New Mexico in Depth highlighted the work of our fellows earlier this week, but there was a lot more going on in 2017. Here are just a few highlights:
Feds’ sting ensnared many ABQ blacks, not ‘worst of the worst’. After a 2016 drug sting, agents from the federal bureau of Alcohol Tobacco Firearms and Explosives (ATF) announced they had arrested over 100 of the ‘worst of the worst’ offenders in ABQ. Our story about one of those defendants, Yusef Casanova, explored that claim and found the sting captured a disproportionate number of black people and the ‘worst of the worst’ label is problematic. You can read our methodology here.
Boyfriend’s betrayal: ABQ woman jailed after ATF informant lured her into drug deals. Veteran criminal justice reporter Jeff Proctor doubled down on the ATF story in this piece about Jennifer Padilla, who was living in a half-way house trying to stay clean when she entered a relationship with one of the ATF traveling informants, who lured her into drug deals. Padilla has since plead guilty for a reduced sentence.
Throwing away the key: New Mexico’s ’30-year lifers’ denied a fair shot at parole. As part of our legislative coverage, Proctor looked at whether people serving sentences of 30-years to life were getting a fair shot at parole. After being turned down multiple times, the subject of the story, OC Fero, was paroled in May.
Three years after attack, urban Indian population remains vulnerable.Later in the year, we featured the work of Colleen Keane, who took a look at whether the city of Albuquerque has made changes to protect vulnerable homeless populations in the wake of brutal murders three years ago of two homeless men. Verdict: there’s still a lot of work that needs to be done.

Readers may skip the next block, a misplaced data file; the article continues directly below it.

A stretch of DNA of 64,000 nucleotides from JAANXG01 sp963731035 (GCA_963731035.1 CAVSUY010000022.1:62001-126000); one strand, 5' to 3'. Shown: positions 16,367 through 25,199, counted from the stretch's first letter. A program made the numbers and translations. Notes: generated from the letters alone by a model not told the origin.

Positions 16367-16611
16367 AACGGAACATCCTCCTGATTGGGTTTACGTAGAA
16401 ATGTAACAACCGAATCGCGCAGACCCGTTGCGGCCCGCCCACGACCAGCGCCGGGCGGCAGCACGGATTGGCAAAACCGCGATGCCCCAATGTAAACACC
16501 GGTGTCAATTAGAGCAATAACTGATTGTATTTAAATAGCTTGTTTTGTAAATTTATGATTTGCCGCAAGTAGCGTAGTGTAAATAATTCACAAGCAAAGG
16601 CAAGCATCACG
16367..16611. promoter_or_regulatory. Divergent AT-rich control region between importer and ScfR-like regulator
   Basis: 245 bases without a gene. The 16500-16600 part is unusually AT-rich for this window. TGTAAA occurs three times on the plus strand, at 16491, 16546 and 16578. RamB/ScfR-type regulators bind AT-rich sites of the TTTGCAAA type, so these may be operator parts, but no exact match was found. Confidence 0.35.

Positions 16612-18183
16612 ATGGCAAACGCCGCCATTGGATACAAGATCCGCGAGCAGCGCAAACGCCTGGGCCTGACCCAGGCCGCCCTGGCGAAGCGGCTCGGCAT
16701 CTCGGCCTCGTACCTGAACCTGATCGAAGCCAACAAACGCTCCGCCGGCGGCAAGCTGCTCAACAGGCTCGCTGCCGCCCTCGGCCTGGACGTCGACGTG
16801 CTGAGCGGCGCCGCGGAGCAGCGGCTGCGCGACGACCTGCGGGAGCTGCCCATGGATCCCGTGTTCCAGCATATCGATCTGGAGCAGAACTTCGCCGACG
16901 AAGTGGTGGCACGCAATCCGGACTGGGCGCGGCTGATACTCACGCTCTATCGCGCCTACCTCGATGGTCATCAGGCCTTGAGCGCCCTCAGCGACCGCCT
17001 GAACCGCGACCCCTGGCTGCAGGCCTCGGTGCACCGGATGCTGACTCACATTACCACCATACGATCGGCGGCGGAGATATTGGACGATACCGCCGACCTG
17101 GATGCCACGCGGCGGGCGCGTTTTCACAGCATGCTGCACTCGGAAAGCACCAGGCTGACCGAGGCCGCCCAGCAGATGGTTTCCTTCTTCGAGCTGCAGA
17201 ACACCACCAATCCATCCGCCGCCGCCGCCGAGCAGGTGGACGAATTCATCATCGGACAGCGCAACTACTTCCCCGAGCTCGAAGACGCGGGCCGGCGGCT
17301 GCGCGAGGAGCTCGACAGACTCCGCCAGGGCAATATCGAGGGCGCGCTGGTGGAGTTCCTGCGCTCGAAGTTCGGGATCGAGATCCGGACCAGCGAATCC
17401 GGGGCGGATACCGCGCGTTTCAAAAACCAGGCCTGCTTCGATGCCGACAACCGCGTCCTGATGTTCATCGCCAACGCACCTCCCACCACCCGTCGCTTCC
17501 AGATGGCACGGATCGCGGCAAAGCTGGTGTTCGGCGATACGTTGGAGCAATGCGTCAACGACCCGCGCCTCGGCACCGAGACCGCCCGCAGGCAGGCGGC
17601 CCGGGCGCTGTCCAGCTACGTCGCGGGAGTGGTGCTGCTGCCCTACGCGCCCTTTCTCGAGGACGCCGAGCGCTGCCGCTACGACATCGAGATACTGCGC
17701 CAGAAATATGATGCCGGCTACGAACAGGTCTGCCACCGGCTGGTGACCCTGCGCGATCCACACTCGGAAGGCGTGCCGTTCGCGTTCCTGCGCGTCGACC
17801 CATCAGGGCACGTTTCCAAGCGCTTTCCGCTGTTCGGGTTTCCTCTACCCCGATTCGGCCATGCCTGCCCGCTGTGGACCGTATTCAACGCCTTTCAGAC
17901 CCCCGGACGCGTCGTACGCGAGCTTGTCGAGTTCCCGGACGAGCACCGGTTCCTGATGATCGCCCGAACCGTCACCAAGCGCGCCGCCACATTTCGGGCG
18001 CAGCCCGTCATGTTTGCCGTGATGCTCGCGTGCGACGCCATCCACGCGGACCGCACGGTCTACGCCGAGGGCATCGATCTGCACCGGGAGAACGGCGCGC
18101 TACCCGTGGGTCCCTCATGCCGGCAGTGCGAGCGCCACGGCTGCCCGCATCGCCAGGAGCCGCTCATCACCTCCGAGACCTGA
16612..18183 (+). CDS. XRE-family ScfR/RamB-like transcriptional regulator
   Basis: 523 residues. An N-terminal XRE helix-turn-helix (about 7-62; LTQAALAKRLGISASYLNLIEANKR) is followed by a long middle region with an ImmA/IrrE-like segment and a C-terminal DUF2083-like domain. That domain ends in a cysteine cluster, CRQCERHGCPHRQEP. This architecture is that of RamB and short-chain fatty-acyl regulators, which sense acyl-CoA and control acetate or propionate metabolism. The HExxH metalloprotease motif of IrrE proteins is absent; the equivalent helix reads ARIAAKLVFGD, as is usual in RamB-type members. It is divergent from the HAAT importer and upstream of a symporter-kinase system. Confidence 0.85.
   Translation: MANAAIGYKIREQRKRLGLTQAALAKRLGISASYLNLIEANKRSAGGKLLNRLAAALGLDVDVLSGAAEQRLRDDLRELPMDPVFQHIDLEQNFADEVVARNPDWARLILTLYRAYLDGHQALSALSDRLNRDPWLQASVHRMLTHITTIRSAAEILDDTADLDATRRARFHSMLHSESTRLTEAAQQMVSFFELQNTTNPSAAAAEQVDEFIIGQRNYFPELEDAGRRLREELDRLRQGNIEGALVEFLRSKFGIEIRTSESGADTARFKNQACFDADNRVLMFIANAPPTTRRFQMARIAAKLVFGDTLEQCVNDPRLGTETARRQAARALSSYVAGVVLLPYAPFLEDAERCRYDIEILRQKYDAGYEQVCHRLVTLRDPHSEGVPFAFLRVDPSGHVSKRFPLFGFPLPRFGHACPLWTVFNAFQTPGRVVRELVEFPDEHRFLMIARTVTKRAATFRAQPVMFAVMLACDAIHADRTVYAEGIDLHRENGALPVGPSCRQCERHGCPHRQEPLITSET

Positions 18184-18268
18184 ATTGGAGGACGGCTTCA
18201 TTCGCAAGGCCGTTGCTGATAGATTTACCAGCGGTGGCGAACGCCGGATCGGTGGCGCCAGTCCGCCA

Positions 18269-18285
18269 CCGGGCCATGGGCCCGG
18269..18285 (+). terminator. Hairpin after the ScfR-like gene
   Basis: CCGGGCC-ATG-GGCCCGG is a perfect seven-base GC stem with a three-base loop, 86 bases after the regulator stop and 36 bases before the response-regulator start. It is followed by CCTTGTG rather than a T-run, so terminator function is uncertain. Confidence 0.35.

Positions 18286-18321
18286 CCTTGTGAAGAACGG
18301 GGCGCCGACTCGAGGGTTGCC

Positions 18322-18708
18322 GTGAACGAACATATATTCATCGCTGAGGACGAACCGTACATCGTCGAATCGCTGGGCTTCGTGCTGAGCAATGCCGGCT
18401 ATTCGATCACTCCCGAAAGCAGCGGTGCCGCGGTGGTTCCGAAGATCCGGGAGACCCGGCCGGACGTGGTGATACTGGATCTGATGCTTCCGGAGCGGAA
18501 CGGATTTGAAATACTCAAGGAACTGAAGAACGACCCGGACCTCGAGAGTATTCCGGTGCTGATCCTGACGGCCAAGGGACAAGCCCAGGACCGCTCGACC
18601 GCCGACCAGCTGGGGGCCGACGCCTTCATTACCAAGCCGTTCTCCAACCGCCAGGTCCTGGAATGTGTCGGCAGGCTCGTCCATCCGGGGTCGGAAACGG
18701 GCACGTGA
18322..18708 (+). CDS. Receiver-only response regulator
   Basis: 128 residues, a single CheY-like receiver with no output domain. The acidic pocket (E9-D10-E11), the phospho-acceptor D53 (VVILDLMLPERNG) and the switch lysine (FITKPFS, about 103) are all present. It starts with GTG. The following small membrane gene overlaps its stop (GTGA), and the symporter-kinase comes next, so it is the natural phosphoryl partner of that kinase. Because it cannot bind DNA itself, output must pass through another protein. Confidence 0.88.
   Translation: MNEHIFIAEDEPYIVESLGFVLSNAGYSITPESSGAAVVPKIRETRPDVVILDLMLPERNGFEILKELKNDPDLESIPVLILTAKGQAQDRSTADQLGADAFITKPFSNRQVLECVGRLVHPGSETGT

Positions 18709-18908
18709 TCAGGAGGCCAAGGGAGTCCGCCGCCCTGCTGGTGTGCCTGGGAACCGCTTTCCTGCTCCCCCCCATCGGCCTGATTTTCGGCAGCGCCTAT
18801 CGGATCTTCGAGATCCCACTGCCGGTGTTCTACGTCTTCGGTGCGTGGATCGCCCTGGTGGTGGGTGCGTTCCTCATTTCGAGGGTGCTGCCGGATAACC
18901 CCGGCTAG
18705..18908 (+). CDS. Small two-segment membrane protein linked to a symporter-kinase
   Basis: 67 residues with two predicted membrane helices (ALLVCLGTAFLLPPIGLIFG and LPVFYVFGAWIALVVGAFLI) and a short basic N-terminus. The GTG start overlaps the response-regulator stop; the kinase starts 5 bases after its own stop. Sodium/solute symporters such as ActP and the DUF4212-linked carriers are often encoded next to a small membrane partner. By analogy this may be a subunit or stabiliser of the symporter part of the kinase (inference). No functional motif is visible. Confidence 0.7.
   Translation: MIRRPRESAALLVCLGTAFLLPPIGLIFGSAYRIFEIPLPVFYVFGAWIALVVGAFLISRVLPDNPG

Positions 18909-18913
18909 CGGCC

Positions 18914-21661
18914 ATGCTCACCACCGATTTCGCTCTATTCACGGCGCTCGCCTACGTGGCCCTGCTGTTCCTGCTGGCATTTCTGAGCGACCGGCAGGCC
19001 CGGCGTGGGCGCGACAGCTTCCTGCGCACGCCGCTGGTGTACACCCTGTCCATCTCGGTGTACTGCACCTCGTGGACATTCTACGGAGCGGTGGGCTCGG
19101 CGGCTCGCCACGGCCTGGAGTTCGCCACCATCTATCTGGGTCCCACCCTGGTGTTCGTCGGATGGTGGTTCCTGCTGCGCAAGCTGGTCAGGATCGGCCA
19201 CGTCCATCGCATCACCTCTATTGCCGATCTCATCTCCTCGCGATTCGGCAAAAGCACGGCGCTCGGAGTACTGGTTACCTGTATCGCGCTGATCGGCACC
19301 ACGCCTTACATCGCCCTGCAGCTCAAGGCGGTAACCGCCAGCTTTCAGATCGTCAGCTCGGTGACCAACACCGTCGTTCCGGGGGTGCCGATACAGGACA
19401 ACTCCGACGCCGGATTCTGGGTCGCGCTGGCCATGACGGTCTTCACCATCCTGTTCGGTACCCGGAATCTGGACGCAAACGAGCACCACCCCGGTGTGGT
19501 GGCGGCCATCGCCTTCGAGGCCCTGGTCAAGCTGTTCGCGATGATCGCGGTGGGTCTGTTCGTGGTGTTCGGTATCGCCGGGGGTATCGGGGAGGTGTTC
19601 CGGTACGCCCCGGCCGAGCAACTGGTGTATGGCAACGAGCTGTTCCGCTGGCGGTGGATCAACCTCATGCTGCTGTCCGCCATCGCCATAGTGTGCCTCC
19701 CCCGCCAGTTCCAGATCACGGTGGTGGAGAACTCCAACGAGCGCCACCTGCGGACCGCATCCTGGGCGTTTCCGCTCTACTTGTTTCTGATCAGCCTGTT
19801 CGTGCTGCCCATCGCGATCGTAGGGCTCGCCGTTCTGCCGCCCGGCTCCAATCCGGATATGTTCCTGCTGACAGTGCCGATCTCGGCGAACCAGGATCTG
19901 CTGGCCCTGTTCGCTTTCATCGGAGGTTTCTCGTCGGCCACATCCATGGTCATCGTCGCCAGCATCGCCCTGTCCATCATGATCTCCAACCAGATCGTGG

Child care ‘cliff effect’ jeopardizes working parents as income rises.Sylvia Ulloa took a look at whether families will lose subsidies for child care when their incomes begin to rise through such things as minimum wage increases. She found that it could be a real concern for families with two income earners, but isn’t an issue, generally, for single parents.
Doña Ana County maps out plan for early childhood education. There’s a lot of debate about how to fund early childhood education in New Mexico. There’s also a lot of good work being done on the ground. In Doña Ana County, a network of practitioners and organizations are organizing together to solve complex problems of delivery and outreach.
Does poorly educating students violate the NM constitution? A judge will decide. We took a look at the arguments at play in a landmark lawsuit brought against New Mexico state government. The verdict is still out.
Campaign Finance and Transparency:
Realtors and developers give big money to ABQ mayoral candidates.Oftentimes the focus of reporting on money in politics looks at individuals or political divides. We wondered what industries were giving big in the ABQ mayoral race. Looking at big donors to the three top privately financed candidates, we found about 25 percent of the funding came from the development community.
Loophole and vague laws create ambiguity in lobbyist reporting. We continued to follow the story about how the legislature in 2016 reduced the amount of reporting required of lobbyists. Called a “mistake” by lawmakers, a bill labeled a “fix” passed the legislature but was vetoed by the governor. We’ll continue to follow this issue, and a host of other transparency and good government issues beginning in just a few weeks. The 2018 legislative session looms.
The slow-motion unraveling of New Mexico’s Medicaid crackdown. We followed up this year on what Gov. Susana Martinez’s administration once touted as one of its greatest accomplishments. Rooting out Medicaid fraud in New Mexico’s behavioral health industry in the summer of 2013. A review of state court documents this summer showed how weak and, in many cases, lacking in documentation the administration’s case was when it accused 15 organizations of fraud.